Sources of the Ultra-High Energy Cosmic Particles

Ultra-high energy cosmic rays (UHECR) are particles which arrive to Earth from space, with the highest energies ever detected. Their particle identities and sources are as yet unknown, and, at the highest energies, less than one particle per millennium hits a square kilometer of the Earth’s surface, so the UHECR can only be detected through their interaction with the Earth’s atmosphere. In collision with molecules of air they create extensive air showers of charged energetic particles that almost simultaneously hit the ground, covering an area of tens of square kilometers. Since 1999 we are involved in the Pierre Auger Collaboration. To detect the UHECRs the Pierre Auger Collaboration operates a vast observatory stretching over some 3000 square kilometers of pampa in Argentina’s Mendoza province and that is capable of measuring incoming directions, rates and energies of the UHECRs. Our center is involved in data analysis and interpretation, development and management of atmospheric monitoring sites, development of the distributed GRID computing system and studies of the effect of the cosmic magnetic fields on the UHECR trajectories.

Active Galactic Nuclei

Recent measurement results favor conventional scenarios of the production of ultra-high energy (UHE, ≥ 10 EeV) cosmic rays (CRs) at astrophysical sites. Prominent jet outflows in powerful active galactic nuclei (AGN) provide suitable conditions for charged particle acceleration up to UHEs, and are thus considered prime contributors to the observed UHECR flux. During CR acceleration, hadronic interactions occur where photons and neutrinos are produced. As neutral messengers, they provide information about the CR source location in the sky, and the physical conditions at the CR production site, while the charged CRs suffer from loss of directional information by deflections in cosmic magnetic fields.

In a joint research performed with colleagues from University of Innsbruck (Austria) and international partners from Italy (Astronomical Observatory of Brera/INAF, University of Siena) and Poland (University of Lodz), we develop a dedicated method with the goal to determine to which extent UHECRs originate from jetted active galactic nuclei. To reach this goal, we employ a multi-messenger, multi-wavelength (MWL) approach including measurements of 1) UHECRs by the Pierre Auger Observatory, 2) gamma-rays of high- (HE, ≥ 100 MeV), by the LAT detector onboard Fermi Gamma-ray Space Telescope, and very-high energy (VHE, ≥ 30 GeV), by ground-based detectors, and 3) VHE neutrinos by the IceCube experiment.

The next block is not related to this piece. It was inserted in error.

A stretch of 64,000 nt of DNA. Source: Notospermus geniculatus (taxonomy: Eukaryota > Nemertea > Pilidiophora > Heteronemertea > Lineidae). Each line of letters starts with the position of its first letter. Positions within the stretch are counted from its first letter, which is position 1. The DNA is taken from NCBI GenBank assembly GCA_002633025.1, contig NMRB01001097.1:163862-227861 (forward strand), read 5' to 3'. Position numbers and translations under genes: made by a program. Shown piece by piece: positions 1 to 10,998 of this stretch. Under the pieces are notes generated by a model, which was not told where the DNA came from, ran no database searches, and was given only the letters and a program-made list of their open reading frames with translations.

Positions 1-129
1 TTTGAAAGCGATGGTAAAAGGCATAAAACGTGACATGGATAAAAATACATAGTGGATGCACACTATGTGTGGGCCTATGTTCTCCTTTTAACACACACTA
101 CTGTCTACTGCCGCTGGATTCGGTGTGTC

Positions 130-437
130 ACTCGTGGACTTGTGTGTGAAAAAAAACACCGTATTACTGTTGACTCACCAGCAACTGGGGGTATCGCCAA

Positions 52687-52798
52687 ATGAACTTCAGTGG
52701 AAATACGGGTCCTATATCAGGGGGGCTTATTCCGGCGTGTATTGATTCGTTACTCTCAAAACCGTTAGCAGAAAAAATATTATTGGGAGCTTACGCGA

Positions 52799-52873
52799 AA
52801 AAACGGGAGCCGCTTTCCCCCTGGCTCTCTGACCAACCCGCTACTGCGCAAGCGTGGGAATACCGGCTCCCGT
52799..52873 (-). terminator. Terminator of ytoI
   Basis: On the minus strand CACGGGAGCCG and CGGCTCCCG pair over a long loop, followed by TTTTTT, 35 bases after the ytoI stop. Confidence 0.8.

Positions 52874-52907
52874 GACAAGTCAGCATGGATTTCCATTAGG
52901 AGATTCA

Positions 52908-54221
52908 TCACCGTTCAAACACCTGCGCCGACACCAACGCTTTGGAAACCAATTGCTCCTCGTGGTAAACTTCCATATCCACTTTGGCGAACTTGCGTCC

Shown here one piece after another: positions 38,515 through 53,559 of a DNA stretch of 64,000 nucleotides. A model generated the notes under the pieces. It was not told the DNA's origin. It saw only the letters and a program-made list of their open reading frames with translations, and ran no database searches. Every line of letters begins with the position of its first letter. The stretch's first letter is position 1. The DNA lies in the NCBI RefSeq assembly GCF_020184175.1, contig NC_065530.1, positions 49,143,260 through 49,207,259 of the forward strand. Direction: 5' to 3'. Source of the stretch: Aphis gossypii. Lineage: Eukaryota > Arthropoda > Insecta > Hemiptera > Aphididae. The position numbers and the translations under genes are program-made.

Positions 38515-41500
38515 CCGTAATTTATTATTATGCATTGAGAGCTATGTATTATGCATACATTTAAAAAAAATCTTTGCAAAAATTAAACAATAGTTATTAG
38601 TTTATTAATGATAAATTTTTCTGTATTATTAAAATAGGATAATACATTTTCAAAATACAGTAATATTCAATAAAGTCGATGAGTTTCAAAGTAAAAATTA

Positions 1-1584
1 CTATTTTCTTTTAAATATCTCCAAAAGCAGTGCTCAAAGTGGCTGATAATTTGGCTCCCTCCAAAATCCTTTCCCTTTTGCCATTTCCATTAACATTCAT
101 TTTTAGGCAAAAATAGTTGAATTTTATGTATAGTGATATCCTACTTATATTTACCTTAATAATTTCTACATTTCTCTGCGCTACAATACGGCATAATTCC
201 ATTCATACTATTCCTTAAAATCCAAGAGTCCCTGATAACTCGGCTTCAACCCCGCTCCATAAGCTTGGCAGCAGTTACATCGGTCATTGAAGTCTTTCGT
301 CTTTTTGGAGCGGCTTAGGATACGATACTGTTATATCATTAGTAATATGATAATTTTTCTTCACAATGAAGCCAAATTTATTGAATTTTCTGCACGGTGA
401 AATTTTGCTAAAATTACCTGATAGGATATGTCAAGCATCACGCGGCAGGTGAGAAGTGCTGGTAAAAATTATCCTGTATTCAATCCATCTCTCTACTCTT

In the multistep procedure we employ, all nearby (< 200 Mpc) AGN are first classified according to their capability to accelerate particles to UHEs. For this purpose, we use MWL measurements of the AGN electromagnetic spectra, complemented with AGN emission models to build a list of suitable AGN candidates for UHECR acceleration. At this research step, we have demonstrated that the recently discovered, relatively low-luminosity, but numerous Fanaroff-Riley radiogalaxies (FR0) are good candidates for contributing to the cosmic-ray flux up to the highest energies.

Pierre Auger Observatory data indicate that the CR flux composition at extreme energies trends from light towards intermediate mass nuclei. Therefore current state-of-the-art AGN emission models are being extended by the Austrian research team to include injection, transport and radiative losses of particle distributions of heavy nuclei composition. The Slovenian research team develops and performs subsequent simulations of UHECR propagation from sources to Earth for various cosmic magnetic field configurations, based on the AGN candidate list. The resulting UHECR energy spectrum, mass composition, and arrival direction patterns expected at Earth are cross-correlated with the measurements done by the Pierre Auger Observatory and the Telescope Array. The signatures of the produced photon and neutrino emission are analyzed and their relation to Fermi-LAT and IceCube data is investigated as well. Finally, characteristic UHECR features stemming from AGN jets, and verifiable by the near-future Cherenkov Telescope Array (CTA), will be predicted.